How a fast-growing town moved from ad hoc to strategic cybersecurity
Security operations center as a service gives Gilbert, Arizona, a single pane of glass for support, services and collaboration.
While the town of Gilbert, Arizona, has its eye on becoming the “city of the future,” its chief information security officer, Tony Bryson, has his eye on protecting its data.
“In the past, we had done things … from an ad hoc perspective as opposed to having an overarching strategy or governance,” Bryson said. “It was more: ‘We’ve got problem X, let’s go out and look for a product that solves problem X,’ as opposed to recognizing that we’ve got problem X [and] how does that apply to the entirety of the organization? Where does that plug into a security program? Can we leverage the tools that maybe one vendor has that can expand the efficacy of what we can do from a security perspective?”
The town’s approach has changed since Bryson took on the CISO role in 2020, setting governance and baseline policies or standards to build a foundation for information security. “Now we’re at the point of looking at the thickness of the stack, recognizing that there’s a number of products that we have in play that we can probably go and do things a little bit differently, save a lot of money and actually probably be that much more efficient when it comes to information security,” he said.
One way the town – the largest in the country – is doing this is by using a security operations center (SOC) as a service. The technology is provided by Secureworks, which is majority-owned by Dell Technologies, through a subscription model.
“We get intelligence, we get experience from other market verticals that we would never get as a traditional government agency,” Bryson said.
To do that without a SOC-as-a-service, he added, the town would have to hire eight to 10 workers, some of whom would need to work round the clock. A more likely scenario: Gilbert would have contracted with an information-sharing service to get information on threats.
“Sometimes those particular services, information doesn’t come as quickly, so if there’s a zero day out there, we may not hear from one of the information-sharing services for a couple of days,” Bryson said. “With Secureworks, they’re handling that right away because they hear about it with market verticals across all industries and across the world.”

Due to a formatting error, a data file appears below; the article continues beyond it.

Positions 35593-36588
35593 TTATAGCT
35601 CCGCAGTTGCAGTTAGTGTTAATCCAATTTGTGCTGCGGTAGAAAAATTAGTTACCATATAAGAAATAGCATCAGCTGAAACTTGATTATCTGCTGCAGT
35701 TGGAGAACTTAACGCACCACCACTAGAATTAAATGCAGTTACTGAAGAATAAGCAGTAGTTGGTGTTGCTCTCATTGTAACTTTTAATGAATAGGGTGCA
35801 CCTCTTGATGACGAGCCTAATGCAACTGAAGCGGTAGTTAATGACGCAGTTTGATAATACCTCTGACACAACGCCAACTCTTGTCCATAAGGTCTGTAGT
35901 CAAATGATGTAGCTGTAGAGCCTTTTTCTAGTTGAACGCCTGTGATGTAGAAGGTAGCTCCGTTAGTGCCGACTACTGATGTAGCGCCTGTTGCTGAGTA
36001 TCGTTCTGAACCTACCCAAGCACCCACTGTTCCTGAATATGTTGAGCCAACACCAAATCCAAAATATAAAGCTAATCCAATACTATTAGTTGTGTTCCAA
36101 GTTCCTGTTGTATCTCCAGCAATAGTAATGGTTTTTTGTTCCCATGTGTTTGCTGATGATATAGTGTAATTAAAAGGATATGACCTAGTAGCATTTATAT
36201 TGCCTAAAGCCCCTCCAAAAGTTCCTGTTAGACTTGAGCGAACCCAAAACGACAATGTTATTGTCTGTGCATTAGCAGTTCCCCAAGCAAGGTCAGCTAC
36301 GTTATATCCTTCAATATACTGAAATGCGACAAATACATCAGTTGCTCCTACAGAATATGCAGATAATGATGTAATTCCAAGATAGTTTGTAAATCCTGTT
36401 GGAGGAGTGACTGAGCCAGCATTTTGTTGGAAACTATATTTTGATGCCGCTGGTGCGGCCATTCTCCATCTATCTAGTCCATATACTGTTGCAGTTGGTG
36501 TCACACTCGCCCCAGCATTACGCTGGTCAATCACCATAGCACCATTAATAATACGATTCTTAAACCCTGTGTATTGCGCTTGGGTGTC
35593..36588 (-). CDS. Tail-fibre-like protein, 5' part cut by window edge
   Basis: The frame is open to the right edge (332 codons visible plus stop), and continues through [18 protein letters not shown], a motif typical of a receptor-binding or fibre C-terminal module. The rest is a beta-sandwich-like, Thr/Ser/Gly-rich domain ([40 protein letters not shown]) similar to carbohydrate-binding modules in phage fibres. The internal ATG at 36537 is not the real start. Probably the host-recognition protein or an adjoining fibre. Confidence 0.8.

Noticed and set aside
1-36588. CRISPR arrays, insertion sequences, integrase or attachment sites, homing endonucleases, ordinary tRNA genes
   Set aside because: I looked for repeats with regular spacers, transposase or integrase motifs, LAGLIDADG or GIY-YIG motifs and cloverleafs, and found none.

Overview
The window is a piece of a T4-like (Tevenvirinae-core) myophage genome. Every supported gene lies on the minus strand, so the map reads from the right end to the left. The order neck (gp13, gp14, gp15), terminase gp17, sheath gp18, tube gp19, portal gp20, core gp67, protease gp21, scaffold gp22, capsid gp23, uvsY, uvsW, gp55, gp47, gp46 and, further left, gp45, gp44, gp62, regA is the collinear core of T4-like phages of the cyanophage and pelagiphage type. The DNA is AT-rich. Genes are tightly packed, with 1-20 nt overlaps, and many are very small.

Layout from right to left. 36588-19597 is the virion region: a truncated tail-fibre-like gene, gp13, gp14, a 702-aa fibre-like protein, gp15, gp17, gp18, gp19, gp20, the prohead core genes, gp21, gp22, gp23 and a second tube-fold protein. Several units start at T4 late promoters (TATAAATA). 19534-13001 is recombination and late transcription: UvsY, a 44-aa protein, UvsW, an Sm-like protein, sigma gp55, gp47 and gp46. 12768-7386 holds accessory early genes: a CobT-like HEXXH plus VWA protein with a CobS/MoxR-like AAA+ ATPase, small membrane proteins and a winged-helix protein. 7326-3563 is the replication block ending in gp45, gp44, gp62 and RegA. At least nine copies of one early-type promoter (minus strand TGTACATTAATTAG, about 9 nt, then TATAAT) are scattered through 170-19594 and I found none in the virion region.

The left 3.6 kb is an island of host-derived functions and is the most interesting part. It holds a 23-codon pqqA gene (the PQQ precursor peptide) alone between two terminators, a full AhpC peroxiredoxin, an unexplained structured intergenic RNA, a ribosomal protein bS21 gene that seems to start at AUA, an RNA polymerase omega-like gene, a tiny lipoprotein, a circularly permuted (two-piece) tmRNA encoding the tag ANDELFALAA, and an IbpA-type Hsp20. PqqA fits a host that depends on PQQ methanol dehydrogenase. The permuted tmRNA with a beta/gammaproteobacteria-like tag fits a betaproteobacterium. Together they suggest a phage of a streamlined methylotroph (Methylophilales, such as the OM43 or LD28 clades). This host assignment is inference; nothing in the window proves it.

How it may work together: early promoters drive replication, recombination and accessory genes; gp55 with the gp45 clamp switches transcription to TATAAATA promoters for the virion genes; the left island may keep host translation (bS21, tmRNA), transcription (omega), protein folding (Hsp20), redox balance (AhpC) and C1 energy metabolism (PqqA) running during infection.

For example, when Russia attacked Ukraine in February, the number of security incidents worldwide and across industries jumped 2,700%. Gilbert experienced an increase of about 42%, but because of the SOC-as-a-service, the number of security and correlated events (those in which an attack vector is identified) fell by about a quarter.
More recently, the town saw the number of incoming emails fall by 23%, but the number of threatening messages increased by 30% and phishing rose 65%.
The threats will only increase as the town continues to grow, Bryson said. It had a population of about 20,000 in the 1970s, but today it’s home to 260,000 residents.
“We’re continuing to see the town just explode in size,” he said. “We’re drawing in a lot more businesses coming into our community so we’re expected to see our services increase. It means we’re going to become that much more of a target.”
It also means resiliency is as important as protection. For help, the town uses Dell’s PowerProtect Cyber Recovery vault, air-gapped storage that isolates critical data and ensures that when data needs to be recovered, it’s safe.
By working with several Dell products, the town has gone from that ad hoc approach to having a single pane of glass for support, services and collaboration.
“When you’re a small enterprise growing into a larger enterprise, many times you have to implement and integrate technologies that may be [beyond] the skill level you have in-house. It’s extremely important you have business partners that can help you do those implementations, help you do those integrations and most importantly help get your people up to speed in how those technologies work,” Bryson said, adding that the town also works with Microsoft, VMware and Cisco.
To determine how to prioritize its implementations, the town consults its residents. It starts with a budgetary process in which everyone brings their budget packages to the table and the town votes on the projects, Bryson said. Popular programs go to the project management office, which ranks them according to importance.
The town also adopted what Bryson calls a “cloud-appropriate” strategy. “We like to go and leverage cloud services when we can but only if it makes sense, only if it meets the very specific business needs and also meets the very specific security needs,” he said. “If those two marry up, that makes it cloud-appropriate.”
IDC Government Insights recognized the town’s modernization efforts when it named Gilbert a finalist for a Smart Cities North America Award this year. The town ranked ninth among U.S. cities in its size range in the 2020 Digital Cities Survey of the Center for Digital Government.
Stephanie Kanowitz is a freelance writer based in northern Virginia.
Editor's note: This article was changed Sept. 14 to clarify the town's budget process.
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